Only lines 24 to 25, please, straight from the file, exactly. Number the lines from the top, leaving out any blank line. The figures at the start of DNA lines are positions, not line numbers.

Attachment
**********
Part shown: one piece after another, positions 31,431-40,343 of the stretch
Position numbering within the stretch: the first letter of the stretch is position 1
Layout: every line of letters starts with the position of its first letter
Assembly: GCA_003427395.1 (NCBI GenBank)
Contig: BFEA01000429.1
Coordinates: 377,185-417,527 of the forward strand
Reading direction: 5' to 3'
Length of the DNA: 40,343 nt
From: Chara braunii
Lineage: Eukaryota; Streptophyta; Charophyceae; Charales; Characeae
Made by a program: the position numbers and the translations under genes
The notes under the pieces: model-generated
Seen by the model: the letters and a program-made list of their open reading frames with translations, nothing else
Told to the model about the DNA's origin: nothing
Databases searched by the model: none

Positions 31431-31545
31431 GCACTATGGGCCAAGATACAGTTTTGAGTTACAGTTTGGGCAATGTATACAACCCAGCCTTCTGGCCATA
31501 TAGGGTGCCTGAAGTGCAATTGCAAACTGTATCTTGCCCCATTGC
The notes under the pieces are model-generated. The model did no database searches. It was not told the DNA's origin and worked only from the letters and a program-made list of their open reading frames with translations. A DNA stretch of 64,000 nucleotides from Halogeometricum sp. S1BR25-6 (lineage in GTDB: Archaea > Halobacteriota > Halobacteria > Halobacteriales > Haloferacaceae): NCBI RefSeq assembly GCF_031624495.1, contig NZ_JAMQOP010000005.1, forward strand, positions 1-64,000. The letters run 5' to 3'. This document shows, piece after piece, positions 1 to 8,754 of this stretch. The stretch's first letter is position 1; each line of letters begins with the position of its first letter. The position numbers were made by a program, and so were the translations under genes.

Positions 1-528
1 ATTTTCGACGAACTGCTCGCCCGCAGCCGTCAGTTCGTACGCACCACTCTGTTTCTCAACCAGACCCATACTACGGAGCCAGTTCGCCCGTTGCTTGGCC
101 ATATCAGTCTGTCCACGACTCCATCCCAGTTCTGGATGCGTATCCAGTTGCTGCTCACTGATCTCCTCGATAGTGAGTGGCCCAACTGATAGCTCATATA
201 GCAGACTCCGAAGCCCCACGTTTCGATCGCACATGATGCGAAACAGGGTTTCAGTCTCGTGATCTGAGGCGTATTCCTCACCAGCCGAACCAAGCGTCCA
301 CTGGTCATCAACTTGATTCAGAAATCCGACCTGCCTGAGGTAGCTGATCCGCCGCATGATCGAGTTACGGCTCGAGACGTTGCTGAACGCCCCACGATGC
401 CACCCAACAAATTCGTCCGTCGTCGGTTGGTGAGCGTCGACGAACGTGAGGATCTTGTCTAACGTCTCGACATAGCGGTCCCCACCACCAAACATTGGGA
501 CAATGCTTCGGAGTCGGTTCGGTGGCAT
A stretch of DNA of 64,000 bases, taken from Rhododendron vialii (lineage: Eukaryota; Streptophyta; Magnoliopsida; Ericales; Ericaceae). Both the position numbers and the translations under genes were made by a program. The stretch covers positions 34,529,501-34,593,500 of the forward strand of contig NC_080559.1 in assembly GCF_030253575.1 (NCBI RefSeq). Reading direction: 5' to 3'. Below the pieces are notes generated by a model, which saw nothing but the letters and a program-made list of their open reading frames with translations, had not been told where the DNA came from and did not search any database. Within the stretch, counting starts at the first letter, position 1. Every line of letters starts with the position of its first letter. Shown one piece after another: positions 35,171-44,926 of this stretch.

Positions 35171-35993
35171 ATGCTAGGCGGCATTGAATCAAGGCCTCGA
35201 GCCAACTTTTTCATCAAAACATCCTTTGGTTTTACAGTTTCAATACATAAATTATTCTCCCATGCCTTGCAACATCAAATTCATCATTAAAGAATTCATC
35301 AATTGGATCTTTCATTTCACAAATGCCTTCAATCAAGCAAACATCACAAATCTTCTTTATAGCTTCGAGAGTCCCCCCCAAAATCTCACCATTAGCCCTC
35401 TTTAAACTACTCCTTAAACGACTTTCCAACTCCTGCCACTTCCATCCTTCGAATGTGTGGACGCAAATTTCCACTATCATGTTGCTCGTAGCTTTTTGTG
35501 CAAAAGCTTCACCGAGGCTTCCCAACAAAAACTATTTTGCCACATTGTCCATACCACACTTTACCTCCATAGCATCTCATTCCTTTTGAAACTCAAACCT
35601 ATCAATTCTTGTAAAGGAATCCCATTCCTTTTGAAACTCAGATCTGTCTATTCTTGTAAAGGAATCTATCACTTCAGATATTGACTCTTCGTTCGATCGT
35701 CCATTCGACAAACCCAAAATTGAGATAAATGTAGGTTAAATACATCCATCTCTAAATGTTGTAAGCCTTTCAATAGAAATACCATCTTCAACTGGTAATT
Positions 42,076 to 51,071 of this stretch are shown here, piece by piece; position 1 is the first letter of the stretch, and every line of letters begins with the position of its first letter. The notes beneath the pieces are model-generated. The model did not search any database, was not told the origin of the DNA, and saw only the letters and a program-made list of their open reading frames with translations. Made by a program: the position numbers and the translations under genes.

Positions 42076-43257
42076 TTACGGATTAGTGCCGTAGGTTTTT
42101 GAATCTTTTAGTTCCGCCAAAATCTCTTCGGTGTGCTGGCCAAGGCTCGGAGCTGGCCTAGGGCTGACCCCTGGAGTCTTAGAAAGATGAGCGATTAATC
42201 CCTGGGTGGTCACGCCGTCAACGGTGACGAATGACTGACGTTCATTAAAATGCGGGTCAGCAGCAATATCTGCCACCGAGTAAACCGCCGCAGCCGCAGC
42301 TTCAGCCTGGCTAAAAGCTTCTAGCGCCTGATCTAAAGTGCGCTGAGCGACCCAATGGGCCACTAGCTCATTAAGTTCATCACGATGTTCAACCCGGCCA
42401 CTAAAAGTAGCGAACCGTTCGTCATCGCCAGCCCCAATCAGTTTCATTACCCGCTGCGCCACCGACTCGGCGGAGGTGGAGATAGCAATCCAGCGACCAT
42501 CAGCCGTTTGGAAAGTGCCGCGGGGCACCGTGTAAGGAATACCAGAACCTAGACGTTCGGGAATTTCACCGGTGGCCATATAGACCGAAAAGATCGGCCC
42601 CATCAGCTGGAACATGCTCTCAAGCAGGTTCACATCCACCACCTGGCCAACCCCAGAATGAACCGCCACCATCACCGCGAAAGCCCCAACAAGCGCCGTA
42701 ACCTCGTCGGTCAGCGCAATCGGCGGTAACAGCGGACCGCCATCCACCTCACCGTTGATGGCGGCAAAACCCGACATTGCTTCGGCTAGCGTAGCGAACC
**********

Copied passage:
301 CTGGTCATCAACTTGATTCAGAAATCCGACCTGCCTGAGGTAGCTGATCCGCCGCATGATCGAGTTACGGCTCGAGACGTTGCTGAACGCCCCACGATGC
401 CACCCAACAAATTCGTCCGTCGTCGGTTGGTGAGCGTCGACGAACGTGAGGATCTTGTCTAACGTCTCGACATAGCGGTCCCCACCACCAAACATTGGGA